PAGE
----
Seating
Seating that can be used for things other than sitting in is a plus. Whether it’s at the foot of your bed, by the window, or wherever else, it allows you to enjoy your room more, and also lets you have a designated spot to temporarily place those “in transit” things you’ll put away. Bonus points for seating that has built-in storage, like a trunk or ottoman.

Think around your bed
Don’t forget to take advantage of those places around your bed, such as under or behind it, that can maximize your storage and organization space. Behind your bed you could add wardrobes, etc., which could also give you a headboard if you don’t have one. Next, if you don’t have built-in drawers under your bed, you could put boxes or storage bags there to be better organized. 

 

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How To Make Your Home Warmer and Cozier

As temperatures drop, you may look forward to spending more time all bundled up inside your home becoming warmer and cozier. Be sure and get the most out of your pseudo-hibernation mode by using these things to improve your immunity, energy usage, and interior aesthetics.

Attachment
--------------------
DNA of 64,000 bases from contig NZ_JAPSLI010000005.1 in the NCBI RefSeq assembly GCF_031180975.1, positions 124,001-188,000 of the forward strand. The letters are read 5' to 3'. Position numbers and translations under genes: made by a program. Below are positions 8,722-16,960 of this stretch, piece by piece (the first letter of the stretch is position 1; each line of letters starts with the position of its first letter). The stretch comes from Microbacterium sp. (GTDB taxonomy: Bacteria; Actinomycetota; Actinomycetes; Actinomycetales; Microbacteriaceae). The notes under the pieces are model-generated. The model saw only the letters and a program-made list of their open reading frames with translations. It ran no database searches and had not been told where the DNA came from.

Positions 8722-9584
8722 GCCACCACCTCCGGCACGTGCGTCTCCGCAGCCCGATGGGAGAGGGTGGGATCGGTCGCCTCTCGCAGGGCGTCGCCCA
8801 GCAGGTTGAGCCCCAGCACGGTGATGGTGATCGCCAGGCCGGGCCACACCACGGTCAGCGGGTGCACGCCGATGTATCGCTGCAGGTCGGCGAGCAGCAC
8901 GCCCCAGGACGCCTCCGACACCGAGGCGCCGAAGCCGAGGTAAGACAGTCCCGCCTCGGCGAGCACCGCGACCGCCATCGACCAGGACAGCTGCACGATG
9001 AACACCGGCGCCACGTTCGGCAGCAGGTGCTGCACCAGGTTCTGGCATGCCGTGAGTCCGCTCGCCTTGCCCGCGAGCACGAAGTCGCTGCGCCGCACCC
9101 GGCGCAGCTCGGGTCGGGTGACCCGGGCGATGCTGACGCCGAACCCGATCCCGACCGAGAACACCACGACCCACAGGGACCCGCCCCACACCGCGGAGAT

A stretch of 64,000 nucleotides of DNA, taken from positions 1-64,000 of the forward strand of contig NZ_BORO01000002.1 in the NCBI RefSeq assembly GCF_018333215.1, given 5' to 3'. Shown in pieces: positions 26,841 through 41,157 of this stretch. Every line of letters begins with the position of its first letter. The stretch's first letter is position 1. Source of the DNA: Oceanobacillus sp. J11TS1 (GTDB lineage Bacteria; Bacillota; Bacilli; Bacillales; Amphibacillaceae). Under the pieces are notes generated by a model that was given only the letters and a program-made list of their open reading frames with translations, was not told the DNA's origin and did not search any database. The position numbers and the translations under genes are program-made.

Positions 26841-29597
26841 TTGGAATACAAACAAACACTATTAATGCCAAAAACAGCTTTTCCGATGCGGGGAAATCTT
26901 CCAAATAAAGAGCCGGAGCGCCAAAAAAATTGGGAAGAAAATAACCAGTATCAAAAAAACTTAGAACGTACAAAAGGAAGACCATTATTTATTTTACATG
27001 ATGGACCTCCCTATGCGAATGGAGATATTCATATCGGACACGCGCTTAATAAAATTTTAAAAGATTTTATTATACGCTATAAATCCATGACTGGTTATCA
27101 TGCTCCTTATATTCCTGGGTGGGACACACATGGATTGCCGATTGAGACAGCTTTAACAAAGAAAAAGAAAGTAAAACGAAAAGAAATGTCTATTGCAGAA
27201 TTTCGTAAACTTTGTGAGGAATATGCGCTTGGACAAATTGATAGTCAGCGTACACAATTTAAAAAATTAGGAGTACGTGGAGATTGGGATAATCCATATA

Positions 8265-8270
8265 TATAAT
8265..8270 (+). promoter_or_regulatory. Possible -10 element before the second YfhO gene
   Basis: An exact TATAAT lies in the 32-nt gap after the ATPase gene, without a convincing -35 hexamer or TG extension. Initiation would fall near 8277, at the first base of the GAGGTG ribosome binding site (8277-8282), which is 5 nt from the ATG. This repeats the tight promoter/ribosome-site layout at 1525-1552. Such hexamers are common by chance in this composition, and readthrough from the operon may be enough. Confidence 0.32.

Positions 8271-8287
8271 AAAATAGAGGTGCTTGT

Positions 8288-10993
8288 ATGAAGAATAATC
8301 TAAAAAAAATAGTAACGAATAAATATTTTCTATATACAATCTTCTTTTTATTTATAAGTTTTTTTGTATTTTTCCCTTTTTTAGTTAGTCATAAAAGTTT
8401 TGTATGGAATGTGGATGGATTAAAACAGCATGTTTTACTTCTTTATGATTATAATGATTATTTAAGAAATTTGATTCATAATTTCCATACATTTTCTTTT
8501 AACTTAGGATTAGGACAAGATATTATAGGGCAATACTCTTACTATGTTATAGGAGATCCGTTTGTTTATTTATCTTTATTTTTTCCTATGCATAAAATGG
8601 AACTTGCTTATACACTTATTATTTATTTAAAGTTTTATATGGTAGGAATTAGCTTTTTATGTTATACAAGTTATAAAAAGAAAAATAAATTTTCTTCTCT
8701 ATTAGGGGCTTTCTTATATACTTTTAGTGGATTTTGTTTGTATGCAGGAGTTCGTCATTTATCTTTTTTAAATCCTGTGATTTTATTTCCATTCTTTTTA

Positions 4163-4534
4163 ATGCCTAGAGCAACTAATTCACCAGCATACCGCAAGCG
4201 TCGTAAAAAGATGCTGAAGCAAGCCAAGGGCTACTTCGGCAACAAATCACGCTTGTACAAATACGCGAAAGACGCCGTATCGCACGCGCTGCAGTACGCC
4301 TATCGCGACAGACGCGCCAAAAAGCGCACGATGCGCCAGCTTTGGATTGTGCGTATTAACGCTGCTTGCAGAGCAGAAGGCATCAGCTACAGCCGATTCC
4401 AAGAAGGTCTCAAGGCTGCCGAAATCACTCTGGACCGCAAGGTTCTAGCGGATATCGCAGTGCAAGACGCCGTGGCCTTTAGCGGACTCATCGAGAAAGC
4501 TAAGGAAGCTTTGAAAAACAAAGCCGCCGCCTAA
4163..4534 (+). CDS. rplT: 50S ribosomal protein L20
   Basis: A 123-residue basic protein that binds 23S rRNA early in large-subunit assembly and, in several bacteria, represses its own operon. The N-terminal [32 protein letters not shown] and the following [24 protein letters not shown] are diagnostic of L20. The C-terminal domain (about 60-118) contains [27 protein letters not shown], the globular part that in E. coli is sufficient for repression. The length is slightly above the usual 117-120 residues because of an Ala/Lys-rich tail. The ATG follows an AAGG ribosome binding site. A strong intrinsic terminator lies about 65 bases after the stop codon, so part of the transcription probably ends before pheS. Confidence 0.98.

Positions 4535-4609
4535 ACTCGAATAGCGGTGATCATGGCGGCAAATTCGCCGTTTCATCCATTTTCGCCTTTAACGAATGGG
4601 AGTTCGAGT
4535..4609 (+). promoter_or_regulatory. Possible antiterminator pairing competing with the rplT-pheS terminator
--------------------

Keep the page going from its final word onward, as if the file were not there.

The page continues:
1. Change your HVAC filter every couple of months, and more frequently if you have pets, to prevent dander, dust, allergens, and bacteria from coursing through your home.
  2. Vacuum with your thermostat set to “fan on” so you can get rid of what’s kicked up into the air. Leave that setting on until about 15 minutes after you’re done vacuuming for maximum affect.
  3. Place some plants around your home for better air quality; some indoor plants are adept at decreasing dangerous vapors and dust.
  4. Change your traditional wood or gas fireplace to a gel fireplace insert. These are smoke-free, eco-friendly, and give off less allergens. These are generally priced pretty cheaply.
  5. Seal up air leaks, since these are one of the biggest usual household energy-wasters. Don’t forget the cracks and crevices that aren’t windows and doorways.